Republicans rejected all efforts to make college more affordable for students and families – even proposals offered by members of their own party. Republicans rejected an amendment by Rep. Joe Courtney (D- Conn.) that would extend the current 3.4 percent interest rate on subsidized Stafford student loans for two years and allow Congress to consider long-term, comprehensive solutions, to address both rising college costs and affordability, during the reauthorization of the Higher Education Act. Republicans also rejected an amendment offered by Rep. Tom Rice (R-SC) that would lower the interest rate students would have to pay under the Republican plan.
“This bill is just plain bad policy,” said Rep. Courtney. “In the face of exponentially-mounting student loan debt, House Republicans, almost incomprehensibly, are making the problem worse. Student loan debt in the United States today exceeds credit card debt and auto loan debt, and it is affecting life decisions like whether to buy a home or get married. Instead of locking in low interest rates and buying time to find a long-term solution to this crisis—as my amendment would have done—House Republicans are doubling down on a policy that leaves young people high and dry.”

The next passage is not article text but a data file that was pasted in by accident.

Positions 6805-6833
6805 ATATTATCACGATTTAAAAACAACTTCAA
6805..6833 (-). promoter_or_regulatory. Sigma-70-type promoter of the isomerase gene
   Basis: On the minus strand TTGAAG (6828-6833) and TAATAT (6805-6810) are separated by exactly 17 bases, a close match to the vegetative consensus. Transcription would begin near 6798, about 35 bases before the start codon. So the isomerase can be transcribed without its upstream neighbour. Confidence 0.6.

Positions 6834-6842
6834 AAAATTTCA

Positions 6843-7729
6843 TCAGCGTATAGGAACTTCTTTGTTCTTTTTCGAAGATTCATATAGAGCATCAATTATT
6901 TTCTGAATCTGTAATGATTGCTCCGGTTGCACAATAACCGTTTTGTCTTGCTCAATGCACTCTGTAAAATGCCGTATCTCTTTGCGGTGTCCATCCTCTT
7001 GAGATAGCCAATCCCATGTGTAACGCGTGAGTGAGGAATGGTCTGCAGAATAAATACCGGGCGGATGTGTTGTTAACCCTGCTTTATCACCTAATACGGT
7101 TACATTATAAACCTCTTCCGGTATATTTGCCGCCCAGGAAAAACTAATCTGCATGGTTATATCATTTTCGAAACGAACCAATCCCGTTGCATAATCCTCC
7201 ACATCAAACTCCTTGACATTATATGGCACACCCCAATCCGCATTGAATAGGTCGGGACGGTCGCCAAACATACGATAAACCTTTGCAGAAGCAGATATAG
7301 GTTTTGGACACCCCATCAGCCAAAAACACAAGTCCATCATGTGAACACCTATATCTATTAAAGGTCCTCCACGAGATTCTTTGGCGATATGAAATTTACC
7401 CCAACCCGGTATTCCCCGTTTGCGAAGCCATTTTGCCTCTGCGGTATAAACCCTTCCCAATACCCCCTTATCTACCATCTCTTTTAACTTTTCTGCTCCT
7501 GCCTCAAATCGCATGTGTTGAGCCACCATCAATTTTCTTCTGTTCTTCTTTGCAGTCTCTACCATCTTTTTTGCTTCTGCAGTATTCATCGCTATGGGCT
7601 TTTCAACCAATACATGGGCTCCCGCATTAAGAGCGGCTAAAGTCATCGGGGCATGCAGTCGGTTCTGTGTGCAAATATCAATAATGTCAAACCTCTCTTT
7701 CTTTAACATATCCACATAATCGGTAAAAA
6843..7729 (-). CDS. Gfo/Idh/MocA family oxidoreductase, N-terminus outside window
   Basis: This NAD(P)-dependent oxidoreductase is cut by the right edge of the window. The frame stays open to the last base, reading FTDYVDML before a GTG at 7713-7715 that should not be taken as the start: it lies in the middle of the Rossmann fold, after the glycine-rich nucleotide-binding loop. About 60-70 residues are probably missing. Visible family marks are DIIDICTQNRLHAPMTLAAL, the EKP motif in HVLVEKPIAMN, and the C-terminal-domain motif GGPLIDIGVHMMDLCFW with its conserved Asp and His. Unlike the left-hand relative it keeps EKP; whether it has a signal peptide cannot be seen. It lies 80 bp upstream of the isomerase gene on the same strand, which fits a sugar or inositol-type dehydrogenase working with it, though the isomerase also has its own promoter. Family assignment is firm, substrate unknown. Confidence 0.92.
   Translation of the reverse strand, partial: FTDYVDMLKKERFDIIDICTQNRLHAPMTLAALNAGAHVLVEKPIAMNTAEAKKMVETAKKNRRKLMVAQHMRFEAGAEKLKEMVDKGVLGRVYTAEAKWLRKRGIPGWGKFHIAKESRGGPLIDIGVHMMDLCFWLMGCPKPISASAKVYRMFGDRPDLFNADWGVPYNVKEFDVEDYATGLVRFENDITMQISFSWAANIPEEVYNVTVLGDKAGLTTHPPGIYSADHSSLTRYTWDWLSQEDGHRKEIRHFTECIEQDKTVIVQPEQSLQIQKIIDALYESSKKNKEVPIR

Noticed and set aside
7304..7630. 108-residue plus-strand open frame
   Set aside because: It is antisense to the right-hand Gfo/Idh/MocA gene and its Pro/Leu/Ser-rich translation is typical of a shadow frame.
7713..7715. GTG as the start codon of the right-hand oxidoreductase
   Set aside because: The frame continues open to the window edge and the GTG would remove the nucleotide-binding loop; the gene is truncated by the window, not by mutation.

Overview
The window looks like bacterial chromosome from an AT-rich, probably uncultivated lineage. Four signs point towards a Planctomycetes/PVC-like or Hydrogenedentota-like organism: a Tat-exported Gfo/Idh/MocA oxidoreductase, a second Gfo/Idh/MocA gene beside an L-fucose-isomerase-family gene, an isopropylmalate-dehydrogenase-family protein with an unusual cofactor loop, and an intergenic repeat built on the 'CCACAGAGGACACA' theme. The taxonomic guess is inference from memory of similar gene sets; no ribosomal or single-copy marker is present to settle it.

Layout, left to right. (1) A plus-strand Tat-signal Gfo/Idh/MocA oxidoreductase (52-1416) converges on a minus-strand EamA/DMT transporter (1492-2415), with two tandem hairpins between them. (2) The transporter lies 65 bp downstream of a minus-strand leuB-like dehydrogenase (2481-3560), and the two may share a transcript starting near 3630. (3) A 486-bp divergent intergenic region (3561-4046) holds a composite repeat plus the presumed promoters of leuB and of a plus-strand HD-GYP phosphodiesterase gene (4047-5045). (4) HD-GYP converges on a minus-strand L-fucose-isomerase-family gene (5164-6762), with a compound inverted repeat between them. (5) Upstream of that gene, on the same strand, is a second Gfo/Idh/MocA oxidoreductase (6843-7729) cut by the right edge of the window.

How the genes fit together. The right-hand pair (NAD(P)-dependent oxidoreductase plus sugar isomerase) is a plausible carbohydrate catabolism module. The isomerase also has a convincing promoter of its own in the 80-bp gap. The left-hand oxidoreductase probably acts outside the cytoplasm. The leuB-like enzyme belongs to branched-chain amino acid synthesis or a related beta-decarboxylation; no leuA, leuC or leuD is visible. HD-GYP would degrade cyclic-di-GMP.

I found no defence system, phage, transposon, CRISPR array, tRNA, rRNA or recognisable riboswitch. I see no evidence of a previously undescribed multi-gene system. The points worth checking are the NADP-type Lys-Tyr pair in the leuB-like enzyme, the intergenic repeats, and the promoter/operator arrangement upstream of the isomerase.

The Republican bill – by providing interest rates on student loans that will be reset every year like using variable rates similar to adjustable-rate mortgages—fails to lock in historically low rates for students in the near term like the Democratic proposals do. Rep. Miller offered President Obama’s revenue neutral student loan proposal as an amendment. The amendment sets fixed variable interest rates to save students $30 billion in the next six years while expanding income based repayment to support struggling borrowers. Republicans rejected this amendment.
“Under this bill, student interest rates would be subject to the whims of the market. Today, interest rates are at an all-time low. But what about 5…10…15 years from now? We are not subprime lenders. The federal government should not be profiting from students,” said Rep. Susan Davis (D-Calif.).
Republican’s defeated an effort lead by Rep. Kyrsten Sinema (D-Ariz.) to prevent students and parents from being subjected to an initial teaser low-interest rate that would reset every year under the Republican bill based on the market. Since interest rates are at historic lows, it is predicted that rates will increase over time, drastically increasing the amount owed on loans. It would also ban false advertising that hides the true cost of Federal student loans, including year-to-year rate increases, the total amount owed, and the number of years a borrower may take to pay it off. Republicans voted to reject this amendment to prevent the creation of an adjustable-rate student loan.
Student groups and organizations such as the U.S. Public Interest Research Group, Young Invincibles, the Education Trust, and the Institute for College Access & Success have opposed the Republican bill, saying that it would result in an increase in student debt and fail to provide relief for the most neediest students and families already struggling.
Watch this video to see how H.R. 1911 actually works.